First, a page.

The thing about writing fiction is you need to know what kind of writer you are. The kind who needs a plan, or the kind who doesn’t. I was convinced I needed a plan. Lori Weber taught me I didn’t.
Earlier this year, I was chosen as one of the mentees in the QWF’s annual mentorship program. The goal was to work on my young adult fiction novel with Lori, a prolific children’s writer and YA fiction novelist. I’ve been at this novel—my first—for a few years. I’ve worked with other mentors, attended workshops, and been part of writing groups. But I was stuck. And Lori, using wisdom gleaned from writing ten books, unstuck me. It has been euphoric.
Prior to beginning the mentorship in February, I handed more than 100 pages over to Lori, written over the last three years. Chapters, scenes, flashbacks, character sketches—and a plan. A plan that outlined my novel in thirty-three chapters. This novel was planned to the hilt. Every move was carved out. So why couldn’t I write it?
“I’ve been at this novel—my first—for a few years. I’ve worked with other mentors, attended workshops, and been part of writing groups. But I was stuck.”
At our first mentorship session—a two-hour foray into scones, homemade jam, and Earl Grey—Lori asked me to tell her my goals for the four-month mentorship. Of course I wanted to advance my novel. But I wanted to talk about craft. I wanted to pick her brain. Hey, here I had, right in front of me, a very fine YA novelist, a successful one with some ten books to her credit—one, Yellow Mini, even written in verse. I’m a poet first—so Lori became my hero pretty fast. I wanted to understand how she does it. How does she hammer out all those words and weave them into a believable story, one that young people will not be able to put down? I wanted to know her secret.
“This novel was planned to the hilt. Every move was carved out. So why couldn’t I write it?”
It was simple: drop the plan.
What? Yes, I had heard right. Get rid of that bloody plan.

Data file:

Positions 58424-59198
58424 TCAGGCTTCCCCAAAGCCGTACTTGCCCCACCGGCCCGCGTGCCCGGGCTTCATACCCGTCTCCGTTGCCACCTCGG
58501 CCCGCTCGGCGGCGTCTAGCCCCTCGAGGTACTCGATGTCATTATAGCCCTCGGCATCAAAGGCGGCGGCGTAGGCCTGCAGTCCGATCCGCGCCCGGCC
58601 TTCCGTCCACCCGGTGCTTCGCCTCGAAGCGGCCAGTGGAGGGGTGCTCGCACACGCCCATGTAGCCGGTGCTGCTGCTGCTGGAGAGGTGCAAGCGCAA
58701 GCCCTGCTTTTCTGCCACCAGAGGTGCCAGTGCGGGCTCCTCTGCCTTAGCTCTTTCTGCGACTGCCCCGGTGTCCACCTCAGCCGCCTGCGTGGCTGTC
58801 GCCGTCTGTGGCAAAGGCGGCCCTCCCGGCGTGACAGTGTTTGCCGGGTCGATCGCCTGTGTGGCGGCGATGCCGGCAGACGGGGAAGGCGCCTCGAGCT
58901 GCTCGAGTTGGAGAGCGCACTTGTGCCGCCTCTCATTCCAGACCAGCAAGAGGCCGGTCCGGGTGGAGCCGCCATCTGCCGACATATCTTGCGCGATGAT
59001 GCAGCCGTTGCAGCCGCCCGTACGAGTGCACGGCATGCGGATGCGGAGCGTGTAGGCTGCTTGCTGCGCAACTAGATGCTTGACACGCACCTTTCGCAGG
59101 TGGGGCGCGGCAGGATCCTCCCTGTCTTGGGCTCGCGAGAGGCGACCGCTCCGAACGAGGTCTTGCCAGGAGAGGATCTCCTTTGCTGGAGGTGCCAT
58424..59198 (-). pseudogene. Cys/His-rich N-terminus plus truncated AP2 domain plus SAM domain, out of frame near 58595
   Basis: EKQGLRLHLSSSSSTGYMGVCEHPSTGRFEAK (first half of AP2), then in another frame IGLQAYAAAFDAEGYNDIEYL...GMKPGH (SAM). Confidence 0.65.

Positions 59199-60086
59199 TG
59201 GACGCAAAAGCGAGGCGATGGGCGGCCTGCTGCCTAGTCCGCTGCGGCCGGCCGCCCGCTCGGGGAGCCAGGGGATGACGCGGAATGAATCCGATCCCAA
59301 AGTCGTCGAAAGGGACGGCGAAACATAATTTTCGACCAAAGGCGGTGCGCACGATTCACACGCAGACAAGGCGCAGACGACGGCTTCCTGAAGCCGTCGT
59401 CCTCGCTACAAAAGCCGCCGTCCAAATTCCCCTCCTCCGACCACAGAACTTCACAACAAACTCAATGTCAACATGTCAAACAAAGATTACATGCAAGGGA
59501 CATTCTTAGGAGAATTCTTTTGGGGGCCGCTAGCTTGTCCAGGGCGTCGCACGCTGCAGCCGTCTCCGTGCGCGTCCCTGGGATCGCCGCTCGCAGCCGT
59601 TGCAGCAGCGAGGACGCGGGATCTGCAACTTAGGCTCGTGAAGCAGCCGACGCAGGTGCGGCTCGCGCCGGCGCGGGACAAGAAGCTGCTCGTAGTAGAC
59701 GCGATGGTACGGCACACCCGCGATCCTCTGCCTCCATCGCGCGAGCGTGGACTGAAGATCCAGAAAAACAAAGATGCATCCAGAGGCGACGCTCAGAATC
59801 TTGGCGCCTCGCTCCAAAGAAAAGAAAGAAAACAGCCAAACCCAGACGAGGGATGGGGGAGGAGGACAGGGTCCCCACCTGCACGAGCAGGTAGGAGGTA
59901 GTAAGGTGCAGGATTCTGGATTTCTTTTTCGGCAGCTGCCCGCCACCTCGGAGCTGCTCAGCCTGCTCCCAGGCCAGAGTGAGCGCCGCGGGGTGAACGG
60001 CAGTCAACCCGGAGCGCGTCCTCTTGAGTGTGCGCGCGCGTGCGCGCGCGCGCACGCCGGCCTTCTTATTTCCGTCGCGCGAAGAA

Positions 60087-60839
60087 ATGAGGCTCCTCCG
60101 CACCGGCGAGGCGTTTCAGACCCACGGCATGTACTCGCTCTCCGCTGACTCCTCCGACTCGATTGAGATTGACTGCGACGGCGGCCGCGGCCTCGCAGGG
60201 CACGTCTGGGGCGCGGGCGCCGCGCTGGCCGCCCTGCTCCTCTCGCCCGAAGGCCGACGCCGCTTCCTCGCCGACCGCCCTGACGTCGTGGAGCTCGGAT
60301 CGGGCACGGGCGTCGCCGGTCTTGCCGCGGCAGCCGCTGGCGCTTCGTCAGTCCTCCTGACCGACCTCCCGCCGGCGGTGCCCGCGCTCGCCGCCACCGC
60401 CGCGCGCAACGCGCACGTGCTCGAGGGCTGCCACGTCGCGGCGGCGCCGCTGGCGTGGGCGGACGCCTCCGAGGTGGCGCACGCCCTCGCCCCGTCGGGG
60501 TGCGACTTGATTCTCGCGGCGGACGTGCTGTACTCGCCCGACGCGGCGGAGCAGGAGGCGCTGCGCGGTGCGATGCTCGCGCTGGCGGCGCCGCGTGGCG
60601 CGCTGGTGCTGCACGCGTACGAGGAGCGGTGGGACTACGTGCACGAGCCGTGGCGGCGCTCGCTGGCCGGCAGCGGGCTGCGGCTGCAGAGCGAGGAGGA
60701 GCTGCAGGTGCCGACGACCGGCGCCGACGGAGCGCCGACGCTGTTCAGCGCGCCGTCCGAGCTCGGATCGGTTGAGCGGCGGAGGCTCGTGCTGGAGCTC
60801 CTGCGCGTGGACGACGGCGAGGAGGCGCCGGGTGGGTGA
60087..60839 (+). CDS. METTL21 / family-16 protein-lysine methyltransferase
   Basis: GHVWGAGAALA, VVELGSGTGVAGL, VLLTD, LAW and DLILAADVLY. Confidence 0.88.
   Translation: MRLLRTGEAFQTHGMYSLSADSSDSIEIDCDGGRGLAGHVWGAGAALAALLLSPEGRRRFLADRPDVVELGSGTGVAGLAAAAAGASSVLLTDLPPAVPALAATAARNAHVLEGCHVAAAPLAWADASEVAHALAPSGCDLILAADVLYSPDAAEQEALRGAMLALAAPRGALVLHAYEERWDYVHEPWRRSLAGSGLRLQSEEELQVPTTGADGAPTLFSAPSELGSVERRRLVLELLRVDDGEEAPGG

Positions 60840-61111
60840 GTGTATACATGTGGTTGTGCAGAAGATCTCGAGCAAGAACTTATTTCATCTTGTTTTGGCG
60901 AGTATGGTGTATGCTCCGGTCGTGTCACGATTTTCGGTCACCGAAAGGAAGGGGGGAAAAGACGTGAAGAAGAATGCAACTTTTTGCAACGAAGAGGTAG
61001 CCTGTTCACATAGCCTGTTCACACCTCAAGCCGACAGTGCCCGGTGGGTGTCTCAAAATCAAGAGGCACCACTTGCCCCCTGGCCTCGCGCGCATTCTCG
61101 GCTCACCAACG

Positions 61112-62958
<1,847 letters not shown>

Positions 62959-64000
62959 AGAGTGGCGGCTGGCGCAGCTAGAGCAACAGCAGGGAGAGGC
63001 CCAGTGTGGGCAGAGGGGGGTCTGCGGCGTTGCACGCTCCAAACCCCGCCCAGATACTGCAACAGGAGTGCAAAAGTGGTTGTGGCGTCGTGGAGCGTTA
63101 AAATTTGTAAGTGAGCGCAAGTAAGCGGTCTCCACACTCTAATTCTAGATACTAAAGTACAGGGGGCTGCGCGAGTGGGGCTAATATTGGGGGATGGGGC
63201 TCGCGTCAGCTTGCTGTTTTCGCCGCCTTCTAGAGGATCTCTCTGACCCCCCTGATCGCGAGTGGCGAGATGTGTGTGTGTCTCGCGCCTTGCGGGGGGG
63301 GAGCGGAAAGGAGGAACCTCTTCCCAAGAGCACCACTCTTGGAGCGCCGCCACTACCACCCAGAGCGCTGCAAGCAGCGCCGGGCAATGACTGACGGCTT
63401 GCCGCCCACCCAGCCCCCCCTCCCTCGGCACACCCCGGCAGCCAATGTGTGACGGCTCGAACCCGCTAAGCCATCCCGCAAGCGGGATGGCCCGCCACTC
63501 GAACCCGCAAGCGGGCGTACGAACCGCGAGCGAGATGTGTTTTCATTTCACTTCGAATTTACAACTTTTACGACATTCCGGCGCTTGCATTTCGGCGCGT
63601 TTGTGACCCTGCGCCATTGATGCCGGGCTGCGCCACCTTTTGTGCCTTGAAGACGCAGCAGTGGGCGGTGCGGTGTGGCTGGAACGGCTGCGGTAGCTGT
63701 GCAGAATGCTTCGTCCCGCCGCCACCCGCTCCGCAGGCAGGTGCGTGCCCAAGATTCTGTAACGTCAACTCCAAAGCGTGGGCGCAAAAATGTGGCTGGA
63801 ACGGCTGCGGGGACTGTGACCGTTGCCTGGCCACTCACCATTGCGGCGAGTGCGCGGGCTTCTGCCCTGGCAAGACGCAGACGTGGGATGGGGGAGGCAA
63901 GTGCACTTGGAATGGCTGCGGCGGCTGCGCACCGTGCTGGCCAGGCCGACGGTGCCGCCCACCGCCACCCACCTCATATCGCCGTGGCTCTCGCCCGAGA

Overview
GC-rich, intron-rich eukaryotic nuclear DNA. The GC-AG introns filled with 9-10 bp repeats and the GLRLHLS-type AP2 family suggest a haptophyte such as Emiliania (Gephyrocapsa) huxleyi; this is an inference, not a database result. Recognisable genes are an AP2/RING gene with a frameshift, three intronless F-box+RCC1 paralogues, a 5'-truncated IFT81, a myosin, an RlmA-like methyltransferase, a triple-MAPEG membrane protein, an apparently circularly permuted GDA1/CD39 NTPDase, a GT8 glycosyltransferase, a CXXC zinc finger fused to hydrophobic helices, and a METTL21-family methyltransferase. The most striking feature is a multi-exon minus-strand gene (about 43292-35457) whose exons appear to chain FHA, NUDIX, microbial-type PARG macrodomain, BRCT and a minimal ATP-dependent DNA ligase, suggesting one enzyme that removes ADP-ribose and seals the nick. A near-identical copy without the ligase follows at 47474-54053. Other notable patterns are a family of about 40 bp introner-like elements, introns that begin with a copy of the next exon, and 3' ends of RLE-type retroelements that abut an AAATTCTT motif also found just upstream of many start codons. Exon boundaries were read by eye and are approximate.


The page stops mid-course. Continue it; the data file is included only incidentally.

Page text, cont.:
So as much as our mentorship together was about writing, it was also about teaching me something I didn’t at first believe I needed to learn—and something I doubted I was capable of learning. How?
Well, she asked me, why did this novel need to be mapped out so tightly? I had a general idea, didn’t I, of where I wanted to go, so why not run with that? It didn’t seem to me to be enough. But Lori had plenty of examples, the most significant one being that she was hard at work on her eleventh book, one that she was mapping out—as it got written—on the wall in multi-coloured post-it notes. The plan didn’t come beforehand: it was being developed as she wrote.
This was a completely foreign notion to me. I was used to writing poetry, where the idea could be banged out in a few minutes. I knew from minute one what my storyline would be and I could get it out in one sitting. Of course, then I would spend hours reworking and reworking—until I had something that I was convinced was jolting. Something that would move the reader in some way. And then Lori asked me the question that changed everything: why was writing my novel any different?
Of course I had lots of reasons for her: because I didn’t know what the outcome would be; because I didn’t know how to deal with the passing of time; because I need to describe what happens in every second of every minute; because I need a plan to get from A to B.
You just believe, she said. And you write. It was like the Nike slogan. Just Do It.
Over the next few months—over many cups of Earl Grey and too many scones, Lori taught me how to “let go” and believe that I don’t need a prescription. If I had a strong general notion of the plot and of the various climaxes on the plotline, I could simply start writing and gently push myself towards the outcome. Her mantra of “just write it” became my own. Simple but true. Lori kept telling me that if I didn’t write it, there would be nothing to work with, nothing to fix. Just like the poem I could write in a few minutes and rework and rework.
“Her mantra of ‘just write it’ became my own. Simple but true.”
So apart from some very concrete accomplishments, such as a general plot overview, a complete character tree, the necessary historical research—and five completed chapters—I have come away from this mentorship with a new skill: being able to let go and just believe. Lori showed me how to work with intuition, energy, even faith. She claims she doesn’t know what will come out until she writes. So writing is the key. I believe her now. And I got rid of the plan. Really.
If you are a Quebec-based English-language writer and you’d like to apply for mentor, or to be a mentor, visit the call for applications for the 2018 program.
Carolyne Van Der Meer is the author of Motherlode: A Mosaic of Dutch Wartime Experience. Her second book, a collection of poetry called Journeywoman, will be published by Inanna this fall.
Photo credit: Bassam Sabbagh (headshot)